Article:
Fighting Gangs With Golf - My9 New Jersey

Fighting Gangs With Golf

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MY9TV.COM--These middle school kids are spending their summer learning golf.
They learn driving and putting.
And courtesy on the golf course.
But there's a lot more.

Golf Pro Chaz Moses says: "Golf we call a game of life. It the only self-governing sport among many. So you have to make your own calls on the golf course and make the kids understand it's a lot like life."

Kean University Occupational Therapy Professor Jennifer Gardner says: "Many of the youth that are in our program this summer live here in the Newark community and have shared with us that they are exposed to the violence to gang activity"

And that's the real purpose of this 6-week summer camp.
To take at-risk kids from the mean streets of the Newark area, and point them in the right direction.

"Take another swing and hit the ground...Good"

Then after two hours of golf led by local pro Chaz Moses, they gather for their life lessons.

Mandie Maddox says: "This game is called the great egg putt."

Mandie Maddox is an Occupational Therapy student from nearby Kean University, which runs this program.
And during this session she is helping the kids understand the importance of dealing with personal challenges.
How?
By building a protective cover for a raw egg.
Using newspaper, tape, straws and other material.

Mandie Maddox says: "The goal first aand foremost is for the kids to have fun.  They are adolescents and we want all activites to be fun."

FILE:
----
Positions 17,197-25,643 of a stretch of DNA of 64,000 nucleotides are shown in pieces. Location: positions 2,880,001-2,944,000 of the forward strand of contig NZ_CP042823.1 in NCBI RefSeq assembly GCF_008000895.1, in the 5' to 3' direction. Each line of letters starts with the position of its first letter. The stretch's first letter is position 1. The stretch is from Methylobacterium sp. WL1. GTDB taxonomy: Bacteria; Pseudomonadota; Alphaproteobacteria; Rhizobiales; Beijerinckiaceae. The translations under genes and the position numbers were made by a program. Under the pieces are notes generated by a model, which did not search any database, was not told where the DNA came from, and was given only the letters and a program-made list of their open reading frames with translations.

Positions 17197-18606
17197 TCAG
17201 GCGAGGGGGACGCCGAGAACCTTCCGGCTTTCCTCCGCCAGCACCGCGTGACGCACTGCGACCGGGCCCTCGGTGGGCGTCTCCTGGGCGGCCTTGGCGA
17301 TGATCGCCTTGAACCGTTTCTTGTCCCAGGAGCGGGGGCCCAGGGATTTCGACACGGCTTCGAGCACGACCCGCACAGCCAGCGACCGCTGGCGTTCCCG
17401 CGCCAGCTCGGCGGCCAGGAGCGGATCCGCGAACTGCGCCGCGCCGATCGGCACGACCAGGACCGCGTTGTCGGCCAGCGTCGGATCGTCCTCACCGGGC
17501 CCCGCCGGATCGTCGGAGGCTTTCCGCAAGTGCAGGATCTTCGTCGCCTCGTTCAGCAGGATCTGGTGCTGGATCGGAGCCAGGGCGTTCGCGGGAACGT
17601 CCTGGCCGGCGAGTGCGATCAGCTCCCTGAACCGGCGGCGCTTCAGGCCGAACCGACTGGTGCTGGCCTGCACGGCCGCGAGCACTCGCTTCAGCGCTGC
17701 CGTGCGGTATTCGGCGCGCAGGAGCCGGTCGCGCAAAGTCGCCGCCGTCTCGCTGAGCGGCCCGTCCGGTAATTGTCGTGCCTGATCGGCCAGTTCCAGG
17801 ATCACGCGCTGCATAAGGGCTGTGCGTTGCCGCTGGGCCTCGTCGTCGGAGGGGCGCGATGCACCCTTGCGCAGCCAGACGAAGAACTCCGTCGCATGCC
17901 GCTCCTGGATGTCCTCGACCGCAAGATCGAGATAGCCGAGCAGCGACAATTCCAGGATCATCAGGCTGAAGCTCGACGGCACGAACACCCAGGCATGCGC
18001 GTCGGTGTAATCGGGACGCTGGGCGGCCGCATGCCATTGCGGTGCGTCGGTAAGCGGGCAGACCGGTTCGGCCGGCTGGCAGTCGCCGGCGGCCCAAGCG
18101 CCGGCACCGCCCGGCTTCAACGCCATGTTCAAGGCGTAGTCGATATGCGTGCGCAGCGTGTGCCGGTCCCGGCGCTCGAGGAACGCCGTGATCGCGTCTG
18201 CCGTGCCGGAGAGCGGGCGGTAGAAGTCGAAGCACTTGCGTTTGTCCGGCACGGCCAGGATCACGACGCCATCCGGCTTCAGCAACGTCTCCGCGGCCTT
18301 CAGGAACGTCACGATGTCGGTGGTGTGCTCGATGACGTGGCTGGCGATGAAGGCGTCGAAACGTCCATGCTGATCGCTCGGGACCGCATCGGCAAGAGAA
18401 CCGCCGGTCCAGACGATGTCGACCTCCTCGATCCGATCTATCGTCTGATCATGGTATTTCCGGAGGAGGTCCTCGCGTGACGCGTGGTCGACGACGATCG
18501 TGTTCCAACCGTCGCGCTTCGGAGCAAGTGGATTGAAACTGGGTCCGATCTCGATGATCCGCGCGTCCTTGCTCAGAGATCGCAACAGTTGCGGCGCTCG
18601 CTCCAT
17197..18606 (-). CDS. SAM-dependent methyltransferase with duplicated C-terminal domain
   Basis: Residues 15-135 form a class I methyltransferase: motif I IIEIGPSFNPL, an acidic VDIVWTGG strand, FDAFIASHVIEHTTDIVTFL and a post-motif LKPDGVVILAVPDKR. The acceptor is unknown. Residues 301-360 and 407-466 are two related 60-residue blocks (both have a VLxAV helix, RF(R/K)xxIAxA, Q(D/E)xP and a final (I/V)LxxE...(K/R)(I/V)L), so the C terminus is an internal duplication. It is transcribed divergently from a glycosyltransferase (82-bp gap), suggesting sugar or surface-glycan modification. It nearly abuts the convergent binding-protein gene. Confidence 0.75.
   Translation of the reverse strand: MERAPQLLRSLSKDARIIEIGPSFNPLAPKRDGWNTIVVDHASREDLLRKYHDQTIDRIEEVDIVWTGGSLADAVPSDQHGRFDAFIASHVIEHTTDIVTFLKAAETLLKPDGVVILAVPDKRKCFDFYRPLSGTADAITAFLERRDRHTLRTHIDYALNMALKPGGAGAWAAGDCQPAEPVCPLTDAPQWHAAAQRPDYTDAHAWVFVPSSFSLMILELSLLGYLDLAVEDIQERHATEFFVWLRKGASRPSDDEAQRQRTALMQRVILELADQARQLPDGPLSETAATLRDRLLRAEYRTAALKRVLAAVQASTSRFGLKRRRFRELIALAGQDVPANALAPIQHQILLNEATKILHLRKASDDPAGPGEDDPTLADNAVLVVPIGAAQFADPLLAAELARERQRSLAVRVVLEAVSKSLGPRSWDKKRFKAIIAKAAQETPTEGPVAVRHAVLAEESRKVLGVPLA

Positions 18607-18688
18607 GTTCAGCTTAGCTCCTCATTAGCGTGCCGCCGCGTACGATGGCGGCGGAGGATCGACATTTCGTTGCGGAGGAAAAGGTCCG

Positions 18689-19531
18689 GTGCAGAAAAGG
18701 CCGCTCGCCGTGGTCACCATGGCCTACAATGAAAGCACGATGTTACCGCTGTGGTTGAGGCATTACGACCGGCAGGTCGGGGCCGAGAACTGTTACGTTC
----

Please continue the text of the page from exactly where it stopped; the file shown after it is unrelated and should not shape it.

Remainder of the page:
The goal of this activity is to protect the egg, so it doesn't crack when Chaz Moses slams it down the fairway.

"Ooh, it cracked."

But still the life skills lesson was learned.

12 Year old DeShaun Warfield says: "Life is like the egg and you need to sure you protect it, but at the same time you need to build up your endurance and make yourself stronger so you don't be weak."

But that's not the only lesson these kids are learning from golf.

12 Year Old Ty Ayooluwa says: "We learned about 9 codes of conduct, like respect honesty, commitment and all..."

And the program continues after the summer, with weekly 3-hour sessions after school.

Professor Gardner says: "The overall goal of Parfore is to work with youth to help build self-esteem, feel good, help them grow into successful mature adults."

It seems to be working, thanks to golf.... and eggs.

Ty Ayooluwa says: "When we covered it up, we have protection, like our parents, like police officers or authority like to protect us."

Brenda Flanagan, The 10 O'Clock News.

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